THE GENERAL
1926, Douris Corp., 80 min, USA, Dir: Buster Keaton

During the Civil War, train engineer Johnny Grey (Keaton, at his most fearless and funny) has his beloved locomotive stolen by Union spies. He boards and mans another massive train, appropriately named "Texas," and sets out to pursue and catch up to his kidnapped steam engine. This classic film is not only an inimitable comedy but also a feat of physical daring, and is not to be missed! Includes Keaton riding the front of a moving train, running along the roof and jumping from car to car, and the filming of a locomotive careening off a collapsing bridge!


SEVEN CHANCES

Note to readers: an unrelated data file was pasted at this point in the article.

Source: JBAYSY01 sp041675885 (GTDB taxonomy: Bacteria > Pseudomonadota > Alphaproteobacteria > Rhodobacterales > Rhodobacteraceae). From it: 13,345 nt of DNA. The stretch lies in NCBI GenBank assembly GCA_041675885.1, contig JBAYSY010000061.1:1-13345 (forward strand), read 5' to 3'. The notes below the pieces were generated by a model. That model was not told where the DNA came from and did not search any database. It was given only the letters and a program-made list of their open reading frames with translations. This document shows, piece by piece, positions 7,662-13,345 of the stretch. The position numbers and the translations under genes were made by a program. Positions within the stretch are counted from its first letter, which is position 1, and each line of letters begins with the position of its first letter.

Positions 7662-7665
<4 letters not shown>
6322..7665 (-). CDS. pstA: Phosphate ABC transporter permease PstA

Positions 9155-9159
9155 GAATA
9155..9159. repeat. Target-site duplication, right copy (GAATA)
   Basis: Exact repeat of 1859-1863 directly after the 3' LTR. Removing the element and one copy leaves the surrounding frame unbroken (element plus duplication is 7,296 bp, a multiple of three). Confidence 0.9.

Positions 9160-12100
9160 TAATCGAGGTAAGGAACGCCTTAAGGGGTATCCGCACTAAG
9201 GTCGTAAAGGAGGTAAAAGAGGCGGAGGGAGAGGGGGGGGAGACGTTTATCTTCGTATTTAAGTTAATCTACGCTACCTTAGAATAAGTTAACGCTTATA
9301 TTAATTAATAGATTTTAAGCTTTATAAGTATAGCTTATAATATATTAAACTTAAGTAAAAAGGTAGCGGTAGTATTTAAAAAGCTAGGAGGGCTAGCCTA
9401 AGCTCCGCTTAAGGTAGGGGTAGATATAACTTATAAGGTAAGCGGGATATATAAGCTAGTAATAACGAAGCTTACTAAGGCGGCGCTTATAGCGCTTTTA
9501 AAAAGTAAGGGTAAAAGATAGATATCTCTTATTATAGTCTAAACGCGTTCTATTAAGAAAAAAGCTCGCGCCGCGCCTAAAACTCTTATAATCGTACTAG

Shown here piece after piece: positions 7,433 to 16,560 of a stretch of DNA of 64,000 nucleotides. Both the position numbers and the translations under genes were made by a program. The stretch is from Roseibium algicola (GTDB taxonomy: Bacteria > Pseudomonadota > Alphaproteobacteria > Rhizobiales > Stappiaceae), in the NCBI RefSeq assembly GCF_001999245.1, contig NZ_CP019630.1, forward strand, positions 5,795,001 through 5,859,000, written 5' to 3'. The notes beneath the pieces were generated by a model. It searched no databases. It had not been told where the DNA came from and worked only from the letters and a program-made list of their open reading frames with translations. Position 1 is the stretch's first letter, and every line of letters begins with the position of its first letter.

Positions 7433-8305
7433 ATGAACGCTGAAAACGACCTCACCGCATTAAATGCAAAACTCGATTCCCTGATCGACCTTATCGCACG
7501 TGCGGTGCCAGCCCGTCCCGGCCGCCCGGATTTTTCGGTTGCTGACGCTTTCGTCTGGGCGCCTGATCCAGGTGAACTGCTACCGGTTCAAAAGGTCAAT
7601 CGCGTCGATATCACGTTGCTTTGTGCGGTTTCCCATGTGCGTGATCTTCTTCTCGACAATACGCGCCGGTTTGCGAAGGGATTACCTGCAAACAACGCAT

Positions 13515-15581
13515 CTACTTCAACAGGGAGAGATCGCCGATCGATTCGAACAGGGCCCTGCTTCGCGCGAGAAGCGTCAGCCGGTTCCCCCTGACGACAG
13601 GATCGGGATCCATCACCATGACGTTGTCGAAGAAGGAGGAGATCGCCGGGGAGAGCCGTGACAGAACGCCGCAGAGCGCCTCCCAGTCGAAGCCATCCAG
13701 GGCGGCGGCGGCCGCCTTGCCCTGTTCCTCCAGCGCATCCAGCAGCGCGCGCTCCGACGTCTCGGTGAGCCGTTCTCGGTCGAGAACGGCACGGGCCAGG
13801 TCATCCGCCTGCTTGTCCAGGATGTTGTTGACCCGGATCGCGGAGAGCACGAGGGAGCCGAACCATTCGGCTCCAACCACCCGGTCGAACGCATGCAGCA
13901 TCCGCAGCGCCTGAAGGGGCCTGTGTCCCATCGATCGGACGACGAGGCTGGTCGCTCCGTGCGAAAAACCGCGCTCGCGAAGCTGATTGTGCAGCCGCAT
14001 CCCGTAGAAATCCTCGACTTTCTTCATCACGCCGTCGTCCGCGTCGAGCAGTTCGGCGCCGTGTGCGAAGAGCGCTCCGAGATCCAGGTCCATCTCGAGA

1925, Cohen Media, 56 min, USA, Dir: Buster Keaton

Keaton plays James "Jimmie" Shannon, a man confronted with a proposition both very lucky and very unlucky: He can inherit a massive fortune if he marries. The catch? The marriage must occur by 7:00 PM that day.


SHERLOCK JR.
1924, Cohen Media, 45 min, USA, Dir: Buster Keaton

Buster Keaton’s sublime comedy about reality and illusion, in which projectionist Buster literally dreams himself into the detective movie he’s screening! A film with myriad technical feats (including the illusion of Keaton "climbing" into a movie screen). Keaton reportedly broke his neck during filming while performing a dangerous stunt on a ladder hanging over a giant water basin. "Is this, as some critics have argued, an example of primitive American surrealism? Sure. But let's not get fancy about it. It is more significantly a great example of American minimalism - simple objects and movement manipulated in casually complex ways to generate a steadily rising gale of laughter." - Time


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